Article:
Harry Belafonte, the legendary entertainer and civil rights activist, died on Tuesday at the age of 96. Belafonte, who began his career as a groundbreaking actor and singer, became an activist, humanitarian, and conscience of the world. His wife Pamela was by his side when he passed away due to congestive heart failure at his New York home.
With his glowing, handsome face and silky-husky voice, Belafonte was one of the first Black performers to gain a wide following on film and to sell a million records as a singer. Many still know him for his signature hit, “Day-O (The Banana Boat Song).”
Belafonte was not just an entertainer but also a prominent activist who worked closely with his friend and generational peer, the Rev. Martin Luther King Jr. He not only participated in protest marches and benefit concerts but also helped organize and raise support for them. Belafonte risked his life and livelihood and set high standards for younger Black celebrities. He mentored Usher, Common, Danny Glover, and many others.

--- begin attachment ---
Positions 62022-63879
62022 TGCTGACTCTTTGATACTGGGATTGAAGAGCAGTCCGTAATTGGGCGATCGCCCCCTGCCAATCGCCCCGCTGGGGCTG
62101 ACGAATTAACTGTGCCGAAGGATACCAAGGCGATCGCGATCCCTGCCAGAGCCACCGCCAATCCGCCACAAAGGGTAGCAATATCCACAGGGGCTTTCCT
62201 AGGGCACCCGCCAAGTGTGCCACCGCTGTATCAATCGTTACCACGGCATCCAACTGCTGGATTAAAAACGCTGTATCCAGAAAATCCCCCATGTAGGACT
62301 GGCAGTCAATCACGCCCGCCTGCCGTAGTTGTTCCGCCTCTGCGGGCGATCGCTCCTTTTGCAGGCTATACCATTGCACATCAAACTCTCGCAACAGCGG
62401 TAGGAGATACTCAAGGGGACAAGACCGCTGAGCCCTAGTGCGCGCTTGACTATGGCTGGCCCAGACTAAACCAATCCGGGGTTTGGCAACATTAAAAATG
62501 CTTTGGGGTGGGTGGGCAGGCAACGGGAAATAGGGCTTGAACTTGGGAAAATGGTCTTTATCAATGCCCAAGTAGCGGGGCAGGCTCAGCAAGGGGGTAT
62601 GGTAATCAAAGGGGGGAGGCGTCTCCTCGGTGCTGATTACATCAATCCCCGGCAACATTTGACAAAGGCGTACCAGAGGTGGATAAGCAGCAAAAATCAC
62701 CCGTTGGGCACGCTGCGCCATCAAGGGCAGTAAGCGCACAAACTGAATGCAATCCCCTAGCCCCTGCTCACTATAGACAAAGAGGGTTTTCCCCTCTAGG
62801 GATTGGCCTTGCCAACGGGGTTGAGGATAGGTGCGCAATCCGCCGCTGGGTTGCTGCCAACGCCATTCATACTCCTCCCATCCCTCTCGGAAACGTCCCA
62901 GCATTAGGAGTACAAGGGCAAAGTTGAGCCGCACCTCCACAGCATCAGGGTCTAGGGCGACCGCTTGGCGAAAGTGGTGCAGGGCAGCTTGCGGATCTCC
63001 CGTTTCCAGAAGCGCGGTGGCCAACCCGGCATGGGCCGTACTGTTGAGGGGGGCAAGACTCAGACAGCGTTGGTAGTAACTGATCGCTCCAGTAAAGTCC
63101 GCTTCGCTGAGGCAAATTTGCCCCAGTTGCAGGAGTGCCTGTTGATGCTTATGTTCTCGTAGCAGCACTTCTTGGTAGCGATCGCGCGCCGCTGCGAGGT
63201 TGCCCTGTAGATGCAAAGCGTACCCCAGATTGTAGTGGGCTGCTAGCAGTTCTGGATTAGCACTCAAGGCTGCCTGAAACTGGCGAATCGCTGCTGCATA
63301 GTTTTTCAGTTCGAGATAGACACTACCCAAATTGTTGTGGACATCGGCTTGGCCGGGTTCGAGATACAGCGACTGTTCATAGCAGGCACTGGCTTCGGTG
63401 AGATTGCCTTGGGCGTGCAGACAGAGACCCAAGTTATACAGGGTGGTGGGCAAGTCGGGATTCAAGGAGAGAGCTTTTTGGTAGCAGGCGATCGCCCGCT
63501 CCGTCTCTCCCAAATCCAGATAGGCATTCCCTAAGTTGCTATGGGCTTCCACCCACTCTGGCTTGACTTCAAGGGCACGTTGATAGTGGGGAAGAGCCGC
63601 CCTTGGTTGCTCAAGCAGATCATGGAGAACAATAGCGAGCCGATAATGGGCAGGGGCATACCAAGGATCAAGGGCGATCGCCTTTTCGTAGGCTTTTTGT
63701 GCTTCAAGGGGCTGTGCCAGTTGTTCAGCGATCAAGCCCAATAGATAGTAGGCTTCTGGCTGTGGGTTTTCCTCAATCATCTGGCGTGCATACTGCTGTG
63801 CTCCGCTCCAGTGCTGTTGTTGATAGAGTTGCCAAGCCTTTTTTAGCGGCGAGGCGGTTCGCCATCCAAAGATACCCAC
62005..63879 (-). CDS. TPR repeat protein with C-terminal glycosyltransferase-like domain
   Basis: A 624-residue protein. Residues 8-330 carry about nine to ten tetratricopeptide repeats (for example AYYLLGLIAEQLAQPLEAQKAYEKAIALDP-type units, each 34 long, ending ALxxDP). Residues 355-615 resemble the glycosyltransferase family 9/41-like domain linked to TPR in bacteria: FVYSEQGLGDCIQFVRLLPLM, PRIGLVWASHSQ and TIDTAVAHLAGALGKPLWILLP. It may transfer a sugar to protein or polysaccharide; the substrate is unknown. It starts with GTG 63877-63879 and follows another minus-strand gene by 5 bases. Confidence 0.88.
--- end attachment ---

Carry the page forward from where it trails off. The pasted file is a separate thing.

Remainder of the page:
Belafonte was fittingly cast as an elder statesman schooling young activists about the country’s past in Spike Lee’s 2018 film “BlacKkKlansman.” He was the rare person to grow more radical with age, ever engaged and unyielding, willing to take on Southern segregationists, Northern liberals, the billionaire Koch brothers, and the country’s first Black president, Barack Obama, whom Belafonte criticized for failing to live up to his promise and lacking “fundamental empathy with the dispossessed, be they white or Black.”
Belafonte won a Tony Award in 1954 for his starring role in John Murray Anderson’s “Almanac” and five years later became the first Black performer to win an Emmy for the TV special “Tonight with Harry Belafonte.” In 1968, he made history by filling in for Johnny Carson on the “Tonight” show for a full week.
Belafonte’s legacy goes beyond his entertainment and activism work. He was mindful to the end that he grew up in poverty, and he did not think of himself as an artist who became an activist, but an activist who happened to be an artist. Belafonte will always be remembered as a true icon and a beacon of hope for generations to come.